CenturyLink (NYSE: CTL) is going to launch its Prism IPTV service in Vancouver, Wash., bringing the first video challenge to incumbent cable provider Comcast (NASDAQ: CMCSA).
Set to run from Jan. 22 through Dec. 31, 2020, the city council granted the telco a five-year, non-exclusive cable TV franchise.
Per the terms of its agreement, CenturyLink will pay 5 percent of gross revenues in franchise fees to the city and collect $1 per month per residential subscriber to support public, education and government channels and the Institutional Network.
CenturyLink has been working with Vancouver and county representatives since last December to craft a deal.
As it does in other markets where it operates Prism IPTV service, it will provide eligible customers various features, including wireless set-top boxes, remote DVR access, the ability watch and record multiple shows at once with a single DVR, or pause a show and pick it up in another room.
Customers will also be able to choose from a number of different programming packages and more than 210 high-definition channels. Another side benefit of the IPTV roll out is that CenturyLink will bring higher speed broadband services via its existing copper plant and its FTTH network infrastructure.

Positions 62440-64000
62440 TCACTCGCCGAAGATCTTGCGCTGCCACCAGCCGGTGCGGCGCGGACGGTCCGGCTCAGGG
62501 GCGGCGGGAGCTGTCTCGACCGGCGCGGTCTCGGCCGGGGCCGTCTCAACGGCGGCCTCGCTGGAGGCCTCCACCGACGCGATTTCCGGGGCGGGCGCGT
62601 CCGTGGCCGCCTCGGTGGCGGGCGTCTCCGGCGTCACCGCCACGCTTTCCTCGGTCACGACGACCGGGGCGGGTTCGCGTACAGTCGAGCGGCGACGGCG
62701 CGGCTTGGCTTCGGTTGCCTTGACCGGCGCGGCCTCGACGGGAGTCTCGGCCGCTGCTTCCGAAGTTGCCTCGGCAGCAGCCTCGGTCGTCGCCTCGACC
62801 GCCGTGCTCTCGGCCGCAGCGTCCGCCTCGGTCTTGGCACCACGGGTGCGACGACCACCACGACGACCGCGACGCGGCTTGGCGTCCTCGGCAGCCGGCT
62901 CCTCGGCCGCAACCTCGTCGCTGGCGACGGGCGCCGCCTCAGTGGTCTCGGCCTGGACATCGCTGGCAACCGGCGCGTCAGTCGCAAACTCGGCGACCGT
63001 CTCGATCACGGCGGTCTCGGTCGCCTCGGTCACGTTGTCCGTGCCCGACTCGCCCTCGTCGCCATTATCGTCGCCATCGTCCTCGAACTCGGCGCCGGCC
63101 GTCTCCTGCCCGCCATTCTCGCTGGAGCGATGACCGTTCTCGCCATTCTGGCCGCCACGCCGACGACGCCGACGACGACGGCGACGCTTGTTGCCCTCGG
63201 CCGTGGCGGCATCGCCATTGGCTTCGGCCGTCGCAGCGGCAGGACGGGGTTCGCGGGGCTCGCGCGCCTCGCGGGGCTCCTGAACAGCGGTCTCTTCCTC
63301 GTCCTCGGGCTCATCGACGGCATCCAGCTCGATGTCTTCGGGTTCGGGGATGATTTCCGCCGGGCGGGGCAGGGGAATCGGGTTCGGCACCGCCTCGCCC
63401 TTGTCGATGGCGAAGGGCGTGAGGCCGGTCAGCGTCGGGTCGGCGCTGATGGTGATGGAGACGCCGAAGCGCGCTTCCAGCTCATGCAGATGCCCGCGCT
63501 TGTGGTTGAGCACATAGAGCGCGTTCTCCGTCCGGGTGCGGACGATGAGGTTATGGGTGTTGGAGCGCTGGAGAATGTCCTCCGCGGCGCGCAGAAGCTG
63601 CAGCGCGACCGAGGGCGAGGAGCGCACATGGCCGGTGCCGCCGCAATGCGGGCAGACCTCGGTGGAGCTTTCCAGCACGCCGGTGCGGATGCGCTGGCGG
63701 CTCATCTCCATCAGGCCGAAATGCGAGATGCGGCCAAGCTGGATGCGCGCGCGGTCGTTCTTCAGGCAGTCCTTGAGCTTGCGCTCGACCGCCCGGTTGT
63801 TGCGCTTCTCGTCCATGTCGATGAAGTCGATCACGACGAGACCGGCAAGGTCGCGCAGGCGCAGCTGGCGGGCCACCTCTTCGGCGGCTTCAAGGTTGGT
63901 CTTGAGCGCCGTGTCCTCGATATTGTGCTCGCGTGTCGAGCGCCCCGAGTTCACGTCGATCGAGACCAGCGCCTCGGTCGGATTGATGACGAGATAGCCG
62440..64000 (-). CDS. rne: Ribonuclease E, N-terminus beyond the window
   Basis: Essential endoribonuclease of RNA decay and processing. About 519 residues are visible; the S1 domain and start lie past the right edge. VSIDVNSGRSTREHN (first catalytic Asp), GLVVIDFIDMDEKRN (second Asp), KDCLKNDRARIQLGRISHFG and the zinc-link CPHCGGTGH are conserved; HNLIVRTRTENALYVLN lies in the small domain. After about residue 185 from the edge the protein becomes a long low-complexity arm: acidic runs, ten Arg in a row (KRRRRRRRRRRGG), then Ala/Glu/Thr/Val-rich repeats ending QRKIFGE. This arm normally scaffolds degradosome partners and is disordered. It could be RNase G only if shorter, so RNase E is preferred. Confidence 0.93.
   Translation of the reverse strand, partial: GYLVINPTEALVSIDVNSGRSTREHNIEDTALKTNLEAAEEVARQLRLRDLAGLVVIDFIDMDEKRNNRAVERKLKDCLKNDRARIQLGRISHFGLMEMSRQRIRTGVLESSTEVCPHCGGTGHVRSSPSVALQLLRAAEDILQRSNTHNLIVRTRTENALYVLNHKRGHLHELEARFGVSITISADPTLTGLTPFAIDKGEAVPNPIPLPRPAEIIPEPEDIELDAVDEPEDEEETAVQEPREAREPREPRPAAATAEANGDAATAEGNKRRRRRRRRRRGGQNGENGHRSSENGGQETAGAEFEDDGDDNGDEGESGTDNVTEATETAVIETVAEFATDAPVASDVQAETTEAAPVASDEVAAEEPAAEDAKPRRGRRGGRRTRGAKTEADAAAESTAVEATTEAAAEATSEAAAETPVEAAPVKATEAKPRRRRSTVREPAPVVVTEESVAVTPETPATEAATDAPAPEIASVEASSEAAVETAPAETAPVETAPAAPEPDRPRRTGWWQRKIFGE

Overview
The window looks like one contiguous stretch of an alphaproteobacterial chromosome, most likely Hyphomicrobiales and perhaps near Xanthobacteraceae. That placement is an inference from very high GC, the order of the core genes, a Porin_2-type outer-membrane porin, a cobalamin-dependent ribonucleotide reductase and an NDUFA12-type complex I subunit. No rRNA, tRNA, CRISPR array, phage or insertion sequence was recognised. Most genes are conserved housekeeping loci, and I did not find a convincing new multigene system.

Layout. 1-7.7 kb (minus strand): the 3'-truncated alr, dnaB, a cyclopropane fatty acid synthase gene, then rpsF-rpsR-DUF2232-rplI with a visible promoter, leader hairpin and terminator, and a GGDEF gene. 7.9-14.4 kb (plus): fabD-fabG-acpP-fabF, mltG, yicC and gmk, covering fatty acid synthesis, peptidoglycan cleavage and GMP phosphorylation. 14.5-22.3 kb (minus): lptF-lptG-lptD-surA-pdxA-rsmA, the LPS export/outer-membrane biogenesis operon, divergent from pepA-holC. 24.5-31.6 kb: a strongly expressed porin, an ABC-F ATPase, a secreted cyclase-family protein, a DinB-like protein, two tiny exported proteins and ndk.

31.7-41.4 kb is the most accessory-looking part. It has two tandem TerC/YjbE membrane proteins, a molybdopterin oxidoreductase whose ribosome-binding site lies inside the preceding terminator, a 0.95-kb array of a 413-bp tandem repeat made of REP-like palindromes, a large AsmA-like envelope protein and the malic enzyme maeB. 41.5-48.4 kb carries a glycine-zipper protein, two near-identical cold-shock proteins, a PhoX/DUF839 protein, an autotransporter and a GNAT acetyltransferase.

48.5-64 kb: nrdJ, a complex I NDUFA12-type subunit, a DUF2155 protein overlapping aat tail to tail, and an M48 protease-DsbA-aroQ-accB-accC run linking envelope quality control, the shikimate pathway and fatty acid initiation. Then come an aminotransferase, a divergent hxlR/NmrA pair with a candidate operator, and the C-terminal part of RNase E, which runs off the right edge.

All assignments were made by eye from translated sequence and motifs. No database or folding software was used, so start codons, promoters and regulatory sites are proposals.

IPTV and video overall continues to be a big priority for CenturyLink. During the third quarter, the service provider added nearly 11,300 Prism TV customers and more than 360,000 addressable homes added in new and existing service areas, ending the quarter with nearly 3 million addressable homes.
Not being immune to the rapidly rising costs of content and deployment, CenturyLink is also looking to complement its IPTV base with an over-the-top video offering. It plans to trial this service, which will offer similar content to Prism IPTV customers, in two markets. By offering an OTT video product, the service provider said that it could potentially achieve two goals: reduce ongoing deployment costs while reaching more of its customer base with video services.
- The Columbian has this article
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This article was updated on Dec. 24 to correct the fact that CenturyLink will pay the city 5, not 55 percent, of gross revenues to Vancouver.